- Religion and Philosophy
The Immortal Count Saint Germain?
A legend has existed throughout Europe for hundreds of years of a nobleman who claimed to be over 300 years old, some believed him to be an immortal, others that he was a charlatan and a liar, whatever the truth about Count St Germain he was certainly an enigmatic figure that charmed the aristocracy and Royal Houses of Europe for many years.
The most likely year of the Counts birth is 1712 ( although some biographies claim he was the son of the Prince of Transylvania and born in the 1690s ), whatever ones personal opinion of the Count was, he was most certainly an expert in many fields, he was a virtuoso of the violin, his musical compositions include solos for violin, songs in English and Italian arias, 3 books are attributed to the Count, two being kept in the Collection of Alchemical Manuscripts in the Gettysburg museum, he was known to be fluent in many languages including Italian, French, English and Dutch, he was proficient in Chinese, Latin and Arabic but it was said his main languages were Spanish and Portuguese, it was claimed he knew the secret of the elixir of life and possessed the philosophers stone which when ground and added to molten base metals such as lead enabled him to produce silver or gold.
One the most well known and outrageous claims about St Germain is his supposed great age. much of this comes from an account by a Countess Von Gregory who at a soiree held at the home of Madame Pompadour ( Mistress of King Louis XV of France ) in 1760 met the Count and was astonished to find that he bore an amazing resemblance to a Count St Germain she had known in Venice in 1710,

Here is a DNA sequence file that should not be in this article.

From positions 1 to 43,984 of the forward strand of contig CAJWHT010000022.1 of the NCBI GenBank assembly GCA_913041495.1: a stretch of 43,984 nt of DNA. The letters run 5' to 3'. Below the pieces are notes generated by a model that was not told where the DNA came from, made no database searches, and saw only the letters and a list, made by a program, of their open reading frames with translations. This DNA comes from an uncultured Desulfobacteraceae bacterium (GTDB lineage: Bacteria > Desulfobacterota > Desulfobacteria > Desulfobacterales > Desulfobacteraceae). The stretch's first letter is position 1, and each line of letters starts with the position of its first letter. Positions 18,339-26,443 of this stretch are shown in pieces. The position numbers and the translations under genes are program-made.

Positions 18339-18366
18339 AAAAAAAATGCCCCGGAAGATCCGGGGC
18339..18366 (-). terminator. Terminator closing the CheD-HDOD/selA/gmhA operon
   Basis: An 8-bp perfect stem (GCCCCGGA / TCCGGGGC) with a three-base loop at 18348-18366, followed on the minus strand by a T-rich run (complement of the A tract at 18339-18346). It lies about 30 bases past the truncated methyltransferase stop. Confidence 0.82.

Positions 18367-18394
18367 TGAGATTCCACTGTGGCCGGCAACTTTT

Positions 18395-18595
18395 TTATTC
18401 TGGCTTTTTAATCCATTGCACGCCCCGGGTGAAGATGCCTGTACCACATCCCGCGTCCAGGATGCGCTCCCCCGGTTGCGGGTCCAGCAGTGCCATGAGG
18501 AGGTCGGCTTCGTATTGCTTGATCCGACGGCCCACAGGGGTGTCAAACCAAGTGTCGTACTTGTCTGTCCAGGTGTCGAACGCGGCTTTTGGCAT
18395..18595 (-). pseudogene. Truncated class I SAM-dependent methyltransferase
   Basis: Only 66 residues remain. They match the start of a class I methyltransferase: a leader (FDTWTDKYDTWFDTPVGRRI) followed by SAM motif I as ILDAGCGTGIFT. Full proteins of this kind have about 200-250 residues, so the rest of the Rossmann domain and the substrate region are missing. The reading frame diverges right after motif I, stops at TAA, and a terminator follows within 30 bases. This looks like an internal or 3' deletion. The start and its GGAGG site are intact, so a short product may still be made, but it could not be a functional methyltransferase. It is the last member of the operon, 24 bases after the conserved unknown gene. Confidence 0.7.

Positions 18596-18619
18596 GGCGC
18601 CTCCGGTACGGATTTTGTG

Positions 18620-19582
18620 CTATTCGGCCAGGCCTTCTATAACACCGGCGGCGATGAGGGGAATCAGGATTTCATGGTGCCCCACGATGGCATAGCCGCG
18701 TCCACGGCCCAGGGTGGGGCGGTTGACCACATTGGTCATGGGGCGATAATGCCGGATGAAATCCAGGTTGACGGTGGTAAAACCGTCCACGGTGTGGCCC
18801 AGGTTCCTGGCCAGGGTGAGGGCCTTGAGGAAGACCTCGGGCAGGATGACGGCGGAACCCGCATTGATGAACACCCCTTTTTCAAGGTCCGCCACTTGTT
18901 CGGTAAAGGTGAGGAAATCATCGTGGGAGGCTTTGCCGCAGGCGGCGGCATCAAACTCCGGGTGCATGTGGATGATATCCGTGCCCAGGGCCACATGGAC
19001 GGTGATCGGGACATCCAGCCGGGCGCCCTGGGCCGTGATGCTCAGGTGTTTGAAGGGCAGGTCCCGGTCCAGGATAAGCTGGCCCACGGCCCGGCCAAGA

after asking the Count if he was the son of the Count she had known in Venice he remarked that he was one and the same and had the pleasure to court her then, when the perplexed Countess announced that he must be around 100 years old the Count replied " Madame i am very old " and then proceeded to convince the Countess of their previous meeting with his intimate knowledge of their former conversations and his knowledge of Venice of 50 years previous.
When trying to research Count St Germain, his story becomes confused by his habit of addressing himself under different names, at times he had called himself Surmont or Count Welldone, and his historical personage is further confused by his various imitators including Jean Jacques Rousseau the Swiss writer and composer, even Casanova himself was known to have impersonated the Count, an English comedian and impressionist Milord Gower found fame impersonating the Count in Paris salons, fabricating outlandish stories about his life, for example that he had been present at the birth of Jesus and had attended the first council of Nicaea, it seems likely that some of Milord Gowers tall tales have unwittingly contributed to St Germain's legend.